Each room in Elaine and Carroll Bailey's 18th century Andover home drips with decorations they've collected over the years, including many made by family members.
The kitchen features a festive children's table dressed with "A Child's Christmas" Wedgewood China from 1979 to 1982. Ribbons tied to a chandelier overhead create a Christmas canopy, while greens and candy stashed in a small vase on a marble lazy Susan top off the table.
A small gaggle of early to mid-20th century toys clutters a lower shelf on the central kitchen island. They once belonged to Elaine's father, who died at 100 years old in 1994. Elaine's mother, who taught home economics, was always busy baking during the holiday season.
Carroll's mother, meanwhile, would spend hours upon hours crafting decorations that he treasures and displays to this day. For example, Carroll remembers his mother making delicate eggshell ornaments during one 1930s Christmas. She took care in blowing out and cracking the eggs, painting them a brassy gold, and affixing small festive trinkets - a creche, birds, snowmen, Santa - to their exposed interiors.
Several old-fashioned ceramic bisque carolers crafted by Elaine's sister stand at the second-floor landing of a ladder-like stairway, below an oversized stocking. The stocking features eight bells that dangle at differing heights from the ceiling, creating a dramatic effect.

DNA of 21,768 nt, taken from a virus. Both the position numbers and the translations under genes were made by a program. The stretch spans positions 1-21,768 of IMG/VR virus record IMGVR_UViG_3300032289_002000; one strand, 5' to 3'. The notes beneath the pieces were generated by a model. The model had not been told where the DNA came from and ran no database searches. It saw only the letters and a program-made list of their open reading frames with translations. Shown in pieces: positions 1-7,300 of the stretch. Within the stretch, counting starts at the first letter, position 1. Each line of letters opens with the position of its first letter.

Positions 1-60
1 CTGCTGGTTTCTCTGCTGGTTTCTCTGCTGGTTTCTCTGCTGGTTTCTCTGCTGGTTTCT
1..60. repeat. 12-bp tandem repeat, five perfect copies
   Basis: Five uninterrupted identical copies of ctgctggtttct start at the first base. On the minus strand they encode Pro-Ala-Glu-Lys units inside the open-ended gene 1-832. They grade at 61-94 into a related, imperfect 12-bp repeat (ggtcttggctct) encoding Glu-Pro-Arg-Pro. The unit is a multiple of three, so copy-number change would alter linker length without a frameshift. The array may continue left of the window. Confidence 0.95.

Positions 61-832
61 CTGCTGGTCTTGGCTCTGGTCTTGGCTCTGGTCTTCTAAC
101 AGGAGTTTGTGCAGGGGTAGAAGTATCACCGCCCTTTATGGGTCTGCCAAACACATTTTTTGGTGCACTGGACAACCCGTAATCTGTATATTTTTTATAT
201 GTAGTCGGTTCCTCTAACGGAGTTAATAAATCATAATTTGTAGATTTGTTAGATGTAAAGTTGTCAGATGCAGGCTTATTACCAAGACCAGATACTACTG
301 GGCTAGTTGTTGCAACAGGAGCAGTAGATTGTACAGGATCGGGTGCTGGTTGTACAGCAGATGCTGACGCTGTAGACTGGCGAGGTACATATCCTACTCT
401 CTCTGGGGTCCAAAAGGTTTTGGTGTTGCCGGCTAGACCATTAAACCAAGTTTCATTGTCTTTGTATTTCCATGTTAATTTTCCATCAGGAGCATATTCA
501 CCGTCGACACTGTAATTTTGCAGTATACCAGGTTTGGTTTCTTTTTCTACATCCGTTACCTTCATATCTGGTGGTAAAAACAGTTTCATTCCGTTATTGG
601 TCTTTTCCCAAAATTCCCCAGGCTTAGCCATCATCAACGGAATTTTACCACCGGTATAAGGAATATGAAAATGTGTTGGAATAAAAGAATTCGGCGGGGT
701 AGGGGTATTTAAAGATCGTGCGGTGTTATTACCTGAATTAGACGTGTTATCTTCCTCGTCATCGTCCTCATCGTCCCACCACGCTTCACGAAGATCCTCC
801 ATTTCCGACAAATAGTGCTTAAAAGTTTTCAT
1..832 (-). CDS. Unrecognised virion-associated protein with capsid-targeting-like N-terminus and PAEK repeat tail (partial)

The Bailey home maintains a cozy atmosphere - partly from the prominent fireplaces as well as the little candy treats and baked goodies sprinkled about the house. But the dining room, traditionally known as the Best Parlor, offers a formal feel. The wooden panel surrounding the fireplace, painted a Sherwood green, has a traditional "Toddy chest," where liquor was stored. White and red candles, festive greens and sparkly faux fruit dress up the room. And a small tree, featuring Waterford Christmas ornaments, complements the Baileys' bone-white china rimmed with gold trim.
Elaine, a member of the Andover Garden Club, ties her love for Christmas past with Christmas present through playful candles. Some, like the cream-wax house-shaped candles from Pottery Barn or the little red-and-white carolers from the Vermont Country Store, are new. Other waxy carolers are from the 1930s.
The feel of Christmas - with all its trappings - remains on display in the Bailey home through "Old Christmas" on Jan. 6, after which the decorations get tucked away for next year.
2 CHESTNUT ST., ANDOVER
Built: 1784, post and beam
Famous owners: Built by blacksmith Abner Abbot, the cottage was home to state Rep. John Kneeland from 1796 to 1831. The Rev. Samuel Fuller Jr. of Christ's Church used the cottage as his rectory in the 1830s and '40s. Civil War hero William Marland, who etched his signature in a bedroom window pane, was one of several Marland family members to reside in the house during the latter half of the 1800s.
Current owners: The Baileys moved into Rose Cottage in 1997. It is, in fact, their first home; the longtime boarding school teachers lived on campus - first at Northfield Mount Hermon School in Mount Hermon and later at Phillips Academy in Andover - until retirement.
Historical discoveries: The Baileys unearthed a few relics - from silver spoons to animal bones - under the kitchen floor during a renovation project. They also found wallpaper in the kitchen, leading the Baileys to believe it once served as a bedroom.
Sources: Elaine Bailey; Andover Preservation Commission